Phil Jackson has control of the New York Knicks, along with complete power to do what is necessary to fix them.
His work starts Wednesday, when he visits his new players and coaches and watches them host the Indiana Pacers, the type of franchise he might like the Knicks to become.
Indiana has the best record in the Eastern Conference, a roster that was intelligently assembled free of ownership interference, and carries real championship hopes.
The Knicks are just trying to make the playoffs while Jackson evaluates who he thinks can be part of their future.
"Who wants to play together, who looks like they can play together and how can we build on that?" Jackson said.
He didn't provide all the answers at his press conference Tuesday, which was a celebratory homecoming for a link to the Knicks' championship past.
Jackson was a member of the Knicks' title teams in 1970 and 1973, and they haven't won since. He went on to win 11 championships as a head coach with the Los Angeles Lakers and Chicago Bulls.
The Knicks announced his hiring in the lobby of Madison Square Garden, with a giant "Welcome Home Phil" sign overhead and racks of his old No. 18 jersey on sale.
But there were some hints about how the Knicks will look and operate under Jackson, who signed a five-year contract that reportedly will pay at least $12 million annually.
— On Carmelo Anthony: The All-Star forward can become a free agent this summer and Jackson indicated the Knicks will want to keep him.
"I have no problems with committing to saying Carmelo is in the future plans," Jackson said.
— On Mike Woodson: Given that Dolan's first discussions with Jackson in late 2013 involved him coaching the team, Woodson might already be gone if Jackson wanted to return to the bench. Instead, he'll decide how long Woodson, who he called a "very good basketball coach," would be on it.
"We'll have discussions at the end of the season with Mike considering going forward," Jackson said.
— On where he will live: Jackson joked about the cold temperatures in New York and said he will continue to spend time in California, where his children and most of his grandchildren live. But from the moment he began discussing the job with MSG chairman James Dolan, he knew it had to be done in New York to be done properly.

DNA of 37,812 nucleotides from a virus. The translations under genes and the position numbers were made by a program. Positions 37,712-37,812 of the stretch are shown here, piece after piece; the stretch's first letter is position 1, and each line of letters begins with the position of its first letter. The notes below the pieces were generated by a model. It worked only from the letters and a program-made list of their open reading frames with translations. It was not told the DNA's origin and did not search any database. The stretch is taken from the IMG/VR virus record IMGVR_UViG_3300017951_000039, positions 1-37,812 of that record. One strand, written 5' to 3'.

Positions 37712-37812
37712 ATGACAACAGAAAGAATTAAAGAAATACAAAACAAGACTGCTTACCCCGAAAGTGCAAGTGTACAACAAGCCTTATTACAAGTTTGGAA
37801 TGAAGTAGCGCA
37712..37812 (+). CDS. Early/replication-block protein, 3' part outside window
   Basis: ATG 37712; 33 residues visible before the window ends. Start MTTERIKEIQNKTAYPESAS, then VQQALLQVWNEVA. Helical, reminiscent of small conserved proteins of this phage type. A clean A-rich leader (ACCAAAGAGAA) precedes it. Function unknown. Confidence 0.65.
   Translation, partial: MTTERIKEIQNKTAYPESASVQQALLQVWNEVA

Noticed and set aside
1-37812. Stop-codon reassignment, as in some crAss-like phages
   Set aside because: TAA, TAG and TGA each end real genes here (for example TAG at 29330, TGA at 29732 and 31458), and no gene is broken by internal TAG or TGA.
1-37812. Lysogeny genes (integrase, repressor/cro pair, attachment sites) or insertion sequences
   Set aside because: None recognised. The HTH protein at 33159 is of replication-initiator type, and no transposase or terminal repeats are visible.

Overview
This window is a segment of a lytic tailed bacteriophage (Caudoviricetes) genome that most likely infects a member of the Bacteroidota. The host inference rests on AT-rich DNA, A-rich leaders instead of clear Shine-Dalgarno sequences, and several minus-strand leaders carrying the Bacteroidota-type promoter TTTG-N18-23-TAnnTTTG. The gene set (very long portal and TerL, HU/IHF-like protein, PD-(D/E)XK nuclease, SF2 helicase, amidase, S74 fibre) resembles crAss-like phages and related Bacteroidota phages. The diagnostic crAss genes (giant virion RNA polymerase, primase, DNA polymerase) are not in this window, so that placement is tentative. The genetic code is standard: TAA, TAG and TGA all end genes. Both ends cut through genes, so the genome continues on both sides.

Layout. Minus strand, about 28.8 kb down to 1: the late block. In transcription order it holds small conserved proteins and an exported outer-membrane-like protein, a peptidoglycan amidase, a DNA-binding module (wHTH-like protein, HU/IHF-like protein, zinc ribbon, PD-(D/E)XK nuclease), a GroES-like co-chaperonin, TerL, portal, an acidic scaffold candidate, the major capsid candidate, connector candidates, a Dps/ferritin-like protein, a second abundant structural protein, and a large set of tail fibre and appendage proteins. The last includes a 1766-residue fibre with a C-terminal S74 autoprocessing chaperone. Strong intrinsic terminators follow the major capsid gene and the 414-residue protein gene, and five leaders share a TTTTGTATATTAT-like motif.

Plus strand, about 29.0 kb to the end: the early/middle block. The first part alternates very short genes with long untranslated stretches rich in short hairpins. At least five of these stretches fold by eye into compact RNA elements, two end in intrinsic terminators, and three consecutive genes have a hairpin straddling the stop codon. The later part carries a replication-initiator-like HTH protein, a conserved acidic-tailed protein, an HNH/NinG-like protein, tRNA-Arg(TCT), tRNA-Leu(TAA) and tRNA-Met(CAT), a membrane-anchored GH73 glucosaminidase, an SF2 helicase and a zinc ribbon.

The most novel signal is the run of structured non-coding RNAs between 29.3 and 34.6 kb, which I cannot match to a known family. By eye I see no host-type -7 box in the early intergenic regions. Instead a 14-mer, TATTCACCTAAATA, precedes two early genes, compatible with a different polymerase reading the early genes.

"I said if I want to make this change and I think I can make the change, I have to jump in with both feet," Jackson said. "I've got to move to New York and I've got to do this job the right way."
— On Dolan's involvement: The owner has often involved himself in the basketball business, most notably when the Knicks were trying to trade for Anthony in 2011. But Jackson made it clear he had authority, and Dolan said he was "willingly and gratefully" granting it.
"I am no by no means an expert in basketball. A fan, but my expertise lies in managing companies and businesses," Dolan said. "So I think I'm a little out of my element when it comes to the team. I found myself in a position where I needed to be more a part of the decision making for a while."
— On his accessibility: Jackson said some of the Knicks' struggles were due to the media restrictions and general paranoia around MSG, saying "this organization has suffered in the past few years from things I think have just been created, by press, by lack of continuity, by lack of solidarity."
He said he would "try to monitor my blabbermouth, as my fiancee Jeannie Buss says," adding that "I really will hopefully have an open attitude towards speaking."
It will be tough for Jackson to make big changes quickly, with the Knicks facing salary cap problems. Amare Stoudemire, Tyson Chandler and Andrea Bargnani will all be in the final year of expensive contracts, making them difficult to unload. And they traded this year's first-round pick to Denver in 2011 to acquire Anthony.
Jackson alluded to that, saying the Knicks "were going to have to go out and work the bushes for players this next year."
He doesn't know how much day-to-day work he would handle. After five knee and hip surgeries, Jackson is "not easily able to move around" on commercial airlines or scout at small gyms.
That ruled out coaching, the job that Knicks would have loved him to do. But the work needed from the front office might ultimately be more important.
"Now to come back to where I've started in basketball, it's a great feeling," Jackson said.
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